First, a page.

The Peanuts gang is back in a huge way and despite a big screen debut in state of the art 3D animation, they haven't changed in the least bit since Charles M. Shulz created them in the 1950's. They are still riddled with the idiosyncrasies common to the childhood experience. In addition to their movie debut, they are making an appearance at the James F. Dean Theatre for the next two weekends singing and dancing in the 1999 Broadway revival of Clark Gesner's classic musical "You're A Good Man Charlie Brown."
The original musical premiered Off-Broadway at an East Village theater with a total of 1597 performances and a Broadway production opened in 1971 with 32 performances. It featured Peanuts characters Charlie Brown, Linus, Schroeder, Lucy, Patty, and Snoopy. A 1999 Broadway revival featured new dialogue and additional songs with one major change to the characters with the replacement of Patty with Charlie Brown's sister, Sally. The 1999 production is the one now playing at the James F. Dean Theater in Summerville.
The Peanuts comic strip, on which the play is based, is called the most popular and influential in history. It is largely based on Shulz's own childhood experiences. In this comic strip, kids rule. An adult has never appeared in the comic strip and in the television specials featuring the Peanuts gang. When an adult is heard, what they say is totally irrelevant and represented by a "WaWaWa," which to me is some of the funniest parts of the dialogue. It is utilized once in the play when Sally approaches her teacher concerning the "C" she received on her coat-hanger sculpture. It cracked me up.
Assembled in progressive rising levels, the unchanging set designed by Robert Venne is crayon box colorful featuring square blocks, a small, purple piano, a giant, red doghouse and a live, sky-blue piano positioned at the top where Sarah Morrison flawlessly hammered out the musical cues and scores from start to finish. The costumes designed by Patti Kelly were exactly what they needed to be.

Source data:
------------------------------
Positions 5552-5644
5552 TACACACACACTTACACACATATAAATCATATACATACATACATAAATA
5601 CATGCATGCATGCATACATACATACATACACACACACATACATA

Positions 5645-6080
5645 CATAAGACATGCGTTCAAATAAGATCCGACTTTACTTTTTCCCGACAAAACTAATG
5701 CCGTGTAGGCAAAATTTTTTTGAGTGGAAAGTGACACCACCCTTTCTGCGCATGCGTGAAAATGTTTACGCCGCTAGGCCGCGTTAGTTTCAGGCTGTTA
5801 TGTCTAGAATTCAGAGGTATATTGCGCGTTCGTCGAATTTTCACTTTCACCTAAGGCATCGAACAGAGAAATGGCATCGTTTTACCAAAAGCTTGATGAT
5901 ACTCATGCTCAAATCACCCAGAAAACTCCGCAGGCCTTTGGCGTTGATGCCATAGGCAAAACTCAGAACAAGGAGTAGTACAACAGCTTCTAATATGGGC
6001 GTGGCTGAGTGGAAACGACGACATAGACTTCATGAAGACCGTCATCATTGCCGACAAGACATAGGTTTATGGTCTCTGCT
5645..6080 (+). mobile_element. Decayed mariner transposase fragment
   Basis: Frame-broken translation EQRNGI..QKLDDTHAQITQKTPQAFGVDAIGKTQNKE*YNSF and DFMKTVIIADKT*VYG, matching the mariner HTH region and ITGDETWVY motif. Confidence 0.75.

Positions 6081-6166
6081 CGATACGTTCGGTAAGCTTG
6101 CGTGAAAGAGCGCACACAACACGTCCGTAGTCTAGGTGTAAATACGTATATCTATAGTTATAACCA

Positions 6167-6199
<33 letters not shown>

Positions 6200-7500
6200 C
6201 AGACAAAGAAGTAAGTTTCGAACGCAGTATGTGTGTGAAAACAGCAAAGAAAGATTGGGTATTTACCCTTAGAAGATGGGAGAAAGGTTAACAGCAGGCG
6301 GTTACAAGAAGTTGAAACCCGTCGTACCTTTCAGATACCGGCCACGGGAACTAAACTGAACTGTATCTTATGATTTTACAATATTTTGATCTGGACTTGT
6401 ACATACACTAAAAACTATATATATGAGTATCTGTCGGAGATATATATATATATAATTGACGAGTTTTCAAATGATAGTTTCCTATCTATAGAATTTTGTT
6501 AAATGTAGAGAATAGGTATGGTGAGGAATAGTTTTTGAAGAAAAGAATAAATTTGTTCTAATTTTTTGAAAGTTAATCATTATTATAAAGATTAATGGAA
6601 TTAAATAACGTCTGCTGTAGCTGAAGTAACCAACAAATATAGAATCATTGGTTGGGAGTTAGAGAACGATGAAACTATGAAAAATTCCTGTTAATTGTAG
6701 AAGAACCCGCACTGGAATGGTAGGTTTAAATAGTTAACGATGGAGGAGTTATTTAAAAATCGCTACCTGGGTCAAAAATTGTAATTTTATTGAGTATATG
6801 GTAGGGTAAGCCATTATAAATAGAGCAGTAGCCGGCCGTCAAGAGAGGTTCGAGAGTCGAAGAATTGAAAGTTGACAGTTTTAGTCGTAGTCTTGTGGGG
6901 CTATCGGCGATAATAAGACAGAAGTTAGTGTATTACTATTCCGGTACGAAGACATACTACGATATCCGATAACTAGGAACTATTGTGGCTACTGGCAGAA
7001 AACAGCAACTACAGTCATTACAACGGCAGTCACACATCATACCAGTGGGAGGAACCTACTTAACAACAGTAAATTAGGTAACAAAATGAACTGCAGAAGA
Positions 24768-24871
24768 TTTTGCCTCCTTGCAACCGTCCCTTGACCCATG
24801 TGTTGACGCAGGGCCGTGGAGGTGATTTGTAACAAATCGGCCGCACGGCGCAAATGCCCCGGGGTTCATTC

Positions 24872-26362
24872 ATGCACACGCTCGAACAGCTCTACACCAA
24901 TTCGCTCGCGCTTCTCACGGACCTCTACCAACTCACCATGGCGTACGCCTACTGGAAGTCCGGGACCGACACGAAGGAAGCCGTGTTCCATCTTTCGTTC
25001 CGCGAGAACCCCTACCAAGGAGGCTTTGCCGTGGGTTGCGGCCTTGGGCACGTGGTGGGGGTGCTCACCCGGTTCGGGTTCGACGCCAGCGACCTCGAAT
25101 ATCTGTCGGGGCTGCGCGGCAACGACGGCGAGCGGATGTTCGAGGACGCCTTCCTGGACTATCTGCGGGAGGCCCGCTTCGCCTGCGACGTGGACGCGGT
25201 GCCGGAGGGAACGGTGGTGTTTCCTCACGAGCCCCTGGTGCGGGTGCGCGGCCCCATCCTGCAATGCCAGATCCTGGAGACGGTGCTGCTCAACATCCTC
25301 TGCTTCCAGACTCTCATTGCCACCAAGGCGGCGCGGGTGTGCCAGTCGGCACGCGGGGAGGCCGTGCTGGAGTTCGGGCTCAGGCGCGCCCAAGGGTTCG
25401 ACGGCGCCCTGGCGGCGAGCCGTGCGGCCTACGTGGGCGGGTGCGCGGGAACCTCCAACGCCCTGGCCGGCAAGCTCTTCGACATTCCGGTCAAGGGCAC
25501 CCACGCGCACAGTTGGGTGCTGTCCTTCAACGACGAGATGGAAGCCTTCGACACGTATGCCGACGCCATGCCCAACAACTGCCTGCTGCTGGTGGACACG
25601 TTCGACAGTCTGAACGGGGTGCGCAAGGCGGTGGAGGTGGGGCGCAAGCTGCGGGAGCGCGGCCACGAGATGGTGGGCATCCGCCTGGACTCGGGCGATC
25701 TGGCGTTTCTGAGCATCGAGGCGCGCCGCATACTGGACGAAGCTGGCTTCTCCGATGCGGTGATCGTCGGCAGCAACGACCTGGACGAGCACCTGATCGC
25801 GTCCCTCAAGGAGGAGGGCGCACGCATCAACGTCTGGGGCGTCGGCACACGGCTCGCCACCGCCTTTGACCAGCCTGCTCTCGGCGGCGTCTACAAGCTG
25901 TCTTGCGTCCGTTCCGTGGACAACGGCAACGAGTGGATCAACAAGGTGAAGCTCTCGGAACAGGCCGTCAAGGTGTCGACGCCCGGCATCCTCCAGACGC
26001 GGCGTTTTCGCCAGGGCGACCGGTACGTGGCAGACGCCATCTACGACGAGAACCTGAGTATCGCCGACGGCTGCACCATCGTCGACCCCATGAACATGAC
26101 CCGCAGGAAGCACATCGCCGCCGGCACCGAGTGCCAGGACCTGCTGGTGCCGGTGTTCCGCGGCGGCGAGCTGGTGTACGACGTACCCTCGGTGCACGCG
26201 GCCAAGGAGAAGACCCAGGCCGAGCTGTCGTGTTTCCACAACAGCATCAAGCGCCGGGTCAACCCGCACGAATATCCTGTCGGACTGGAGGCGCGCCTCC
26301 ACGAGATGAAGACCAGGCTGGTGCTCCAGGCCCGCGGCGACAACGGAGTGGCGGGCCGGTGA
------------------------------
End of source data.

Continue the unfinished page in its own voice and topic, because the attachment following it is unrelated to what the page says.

Sara Armistead is awesome as Sally Brown. She portrayed her character with child-like authenticity and shined as she led her dog Snoopy on an epic rabbit-chasing adventure in "Peter Rabbit" and as she charmed her teacher into upping the C-grade on her coat-hanger art saying, "Its the squeaky wheel that gets the grease." She then capped of her winning performance in "My New Philosophy."
Jessica Wells was the perfect choice for the crabby and bossy Lucy. She just physically emits that quality of being a force to contend with. She was convincingly endearing in the vignette "Little Known Facts" where Lucy teaches Linus about nature the way she views it explaining to him that bugs make the grass grow, clouds make the wind blow, snow comes up from the ground or eating eagles for Thanksgiving and Christmas.
Allison Brower secured many of the plays laughs as the ferociously imaginative, supremely confident, world-famous beagle, Snoopy. She safely and successfully succeeded at maintaining her balance high atop her big, red doghouse as her character pondered life and engaged in aerial combat with the notorious Red Baron. Her glowing moment was in the vignette "Suppertime."
Charlie Brown, the lovable loser dressed in the recognizable black zig-zag shirt, was pitifully played by Erik Brower, and I mean that in a complimentary way. He had the frowning expression, the slumping shoulders, and wilting walk down pat. Seeing him with a bag over his head was priceless.
Other notable scenes include Robert Venne dancing with his blanket as Linus in "My Blanket and Me" and Randolph Middleton as Schroeder leaning over his little, purple piano playing Beethoven's "Moonlight Sonata" and fending off Lucy's advances.
Chelsea DeRoche and Company did an excellent job bringing it all together with a well rehearsed and clearly executed presentation. The live piano play and performers were in complete sync throughout the play. As a group, the vocals were pleasant and suitably matched.
"You're A Good Man Charlie Brown" does not have a heavy plot nor does it have a social statement weaved within its storyline. It is simply a delightful, upbeat, and heartwarming play about a bunch of kids and a dog going about the business of dealing with their little, complicated lives. It is a feel-good play in which you just might see a little bit of yourself when you were that age. Your kids will love it and you will leave smiling.
You can purchase tickets at "You're A Good Man Charlie Brown."
Now showing December 4th to 20th and the Flowertown Players ask you to consider this: